Plain Talk About Churches and Money

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By Dean Hoge, Patrick McNamara, Charles Zech. (Bethesda, Maryland: Alban Institute, 1997), ISBN: 1566991854, 138 pp., $15.75 US

Book review by Jerry Dean Weber, a development officer for the PCUSA Foundation

This book by Dean Hoge (professor of sociology, Catholic University of America), Patrick McNamara (professor of sociology, University of New Mexico), and Charles Zech (professor of economics, Villanova University), is based upon the extensive research for their earlier work, Money Matters (1996). Both works wrestle with important issues about faith and money within North American congregations at the end of the twentieth century. This new work, however, goes beyond the previous book in its importance, because the issue of money in the church is talked about in a manner accessible to everyone.

The authors have outlined for us the major issues about money in the church:

  • Why are pastors afraid to talk about money?
  • Why should anyone give money to the church?
  • What motivates giving to the church?
  • What is the difference between stewardship and fund raising?
  • What do we make of pledging, tithing, and budgets?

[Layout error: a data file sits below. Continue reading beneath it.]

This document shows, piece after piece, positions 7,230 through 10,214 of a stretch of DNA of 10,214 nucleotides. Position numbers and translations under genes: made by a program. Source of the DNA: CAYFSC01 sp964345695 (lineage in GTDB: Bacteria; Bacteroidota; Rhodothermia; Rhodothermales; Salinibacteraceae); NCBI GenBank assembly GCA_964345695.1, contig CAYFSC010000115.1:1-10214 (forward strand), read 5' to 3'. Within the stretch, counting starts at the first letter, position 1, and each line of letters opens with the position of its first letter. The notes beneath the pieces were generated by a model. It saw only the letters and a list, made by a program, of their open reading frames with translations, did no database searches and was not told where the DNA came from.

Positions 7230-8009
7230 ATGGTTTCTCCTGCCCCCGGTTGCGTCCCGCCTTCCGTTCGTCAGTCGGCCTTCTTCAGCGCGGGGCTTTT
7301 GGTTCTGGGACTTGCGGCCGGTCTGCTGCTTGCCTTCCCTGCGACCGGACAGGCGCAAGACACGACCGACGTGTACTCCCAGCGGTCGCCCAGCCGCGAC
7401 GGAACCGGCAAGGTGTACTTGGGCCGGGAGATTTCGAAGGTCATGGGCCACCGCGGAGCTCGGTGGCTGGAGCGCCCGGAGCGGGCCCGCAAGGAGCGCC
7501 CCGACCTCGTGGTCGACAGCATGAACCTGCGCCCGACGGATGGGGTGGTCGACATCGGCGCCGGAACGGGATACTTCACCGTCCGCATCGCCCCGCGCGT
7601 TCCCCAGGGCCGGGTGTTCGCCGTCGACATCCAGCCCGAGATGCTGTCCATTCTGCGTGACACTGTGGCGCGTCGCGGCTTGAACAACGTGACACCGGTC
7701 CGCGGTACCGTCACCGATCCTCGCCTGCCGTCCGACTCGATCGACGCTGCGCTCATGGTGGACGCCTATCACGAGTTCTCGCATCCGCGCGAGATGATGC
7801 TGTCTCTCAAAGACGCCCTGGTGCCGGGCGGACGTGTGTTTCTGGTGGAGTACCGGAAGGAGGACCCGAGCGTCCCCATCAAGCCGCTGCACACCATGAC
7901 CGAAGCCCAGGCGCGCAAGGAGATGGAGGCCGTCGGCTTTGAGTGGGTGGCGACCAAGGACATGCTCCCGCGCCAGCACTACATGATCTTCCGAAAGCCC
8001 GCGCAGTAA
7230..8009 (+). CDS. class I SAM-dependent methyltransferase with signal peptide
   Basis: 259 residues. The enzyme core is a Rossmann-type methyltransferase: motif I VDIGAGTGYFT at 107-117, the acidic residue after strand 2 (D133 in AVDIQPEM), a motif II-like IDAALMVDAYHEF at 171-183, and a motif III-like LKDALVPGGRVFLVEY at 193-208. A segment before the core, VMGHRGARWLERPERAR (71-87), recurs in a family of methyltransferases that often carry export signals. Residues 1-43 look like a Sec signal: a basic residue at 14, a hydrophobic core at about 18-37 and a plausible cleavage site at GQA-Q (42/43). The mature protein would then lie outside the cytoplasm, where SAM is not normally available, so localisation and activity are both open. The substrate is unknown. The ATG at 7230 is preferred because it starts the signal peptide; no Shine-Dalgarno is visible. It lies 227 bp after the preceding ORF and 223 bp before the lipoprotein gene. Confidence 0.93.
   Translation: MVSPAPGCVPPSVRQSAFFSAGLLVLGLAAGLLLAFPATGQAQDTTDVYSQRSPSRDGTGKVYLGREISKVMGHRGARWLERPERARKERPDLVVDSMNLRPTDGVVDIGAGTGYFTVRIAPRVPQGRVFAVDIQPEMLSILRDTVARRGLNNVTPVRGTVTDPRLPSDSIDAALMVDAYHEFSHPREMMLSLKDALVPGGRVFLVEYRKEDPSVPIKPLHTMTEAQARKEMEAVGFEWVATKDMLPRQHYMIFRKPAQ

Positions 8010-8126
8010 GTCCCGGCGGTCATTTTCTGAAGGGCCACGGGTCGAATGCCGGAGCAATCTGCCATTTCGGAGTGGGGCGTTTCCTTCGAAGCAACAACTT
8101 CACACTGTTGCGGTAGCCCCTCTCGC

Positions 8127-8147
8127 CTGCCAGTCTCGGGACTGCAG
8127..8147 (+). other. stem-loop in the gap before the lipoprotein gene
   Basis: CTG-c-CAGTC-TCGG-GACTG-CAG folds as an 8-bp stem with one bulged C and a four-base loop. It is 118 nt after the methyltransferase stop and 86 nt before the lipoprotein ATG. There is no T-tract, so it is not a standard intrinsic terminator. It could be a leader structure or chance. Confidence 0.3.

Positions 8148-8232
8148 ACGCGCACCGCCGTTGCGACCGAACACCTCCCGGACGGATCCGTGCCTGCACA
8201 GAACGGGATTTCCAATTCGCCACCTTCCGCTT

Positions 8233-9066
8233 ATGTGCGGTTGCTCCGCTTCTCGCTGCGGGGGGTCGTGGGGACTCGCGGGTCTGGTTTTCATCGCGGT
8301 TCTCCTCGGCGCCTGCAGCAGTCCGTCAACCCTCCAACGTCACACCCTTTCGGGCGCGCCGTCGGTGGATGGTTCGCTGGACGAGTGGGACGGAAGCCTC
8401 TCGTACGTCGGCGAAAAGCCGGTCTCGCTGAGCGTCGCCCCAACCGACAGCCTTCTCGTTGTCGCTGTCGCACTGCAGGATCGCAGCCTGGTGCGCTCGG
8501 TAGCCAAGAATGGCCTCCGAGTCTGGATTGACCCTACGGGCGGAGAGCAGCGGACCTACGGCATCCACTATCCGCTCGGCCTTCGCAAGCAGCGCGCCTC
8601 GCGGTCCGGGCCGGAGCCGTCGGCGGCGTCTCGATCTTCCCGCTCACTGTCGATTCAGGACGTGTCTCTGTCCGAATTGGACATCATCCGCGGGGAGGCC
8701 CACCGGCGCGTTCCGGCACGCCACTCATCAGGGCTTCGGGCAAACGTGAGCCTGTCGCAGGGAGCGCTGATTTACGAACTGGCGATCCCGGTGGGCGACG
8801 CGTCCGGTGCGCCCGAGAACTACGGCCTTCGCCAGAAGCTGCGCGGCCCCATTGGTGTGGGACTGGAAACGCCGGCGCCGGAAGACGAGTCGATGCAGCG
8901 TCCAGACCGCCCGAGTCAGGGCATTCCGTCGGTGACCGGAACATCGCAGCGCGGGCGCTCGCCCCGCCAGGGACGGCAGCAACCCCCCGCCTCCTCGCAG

• And what are the pros and cons of endowed and invested funds for the church

Each topic is granted a chapter and is addressed in a straightforward manner. The end of each chapter has a helpful list of questions for discussion in a variety of settings. In a final chapter, Loren Mead, founder and former president of the Alban Institute, places this work in the broader context of the overall life of the church.

This book is eminently readable and will be helpful to both pastors and lay people. I have used this book in seminars with pastors, and I recommend as wide a readership as possible.

Where Money Matters, a more technical work, failed to engender a broad readership, Plain Talk will prevail. This first book in the Money, Faith, and Lifestyle series planned by the Alban Institute, succeeds in cracking open the major issues before the church. With anticipation, I look forward to subsequent works.

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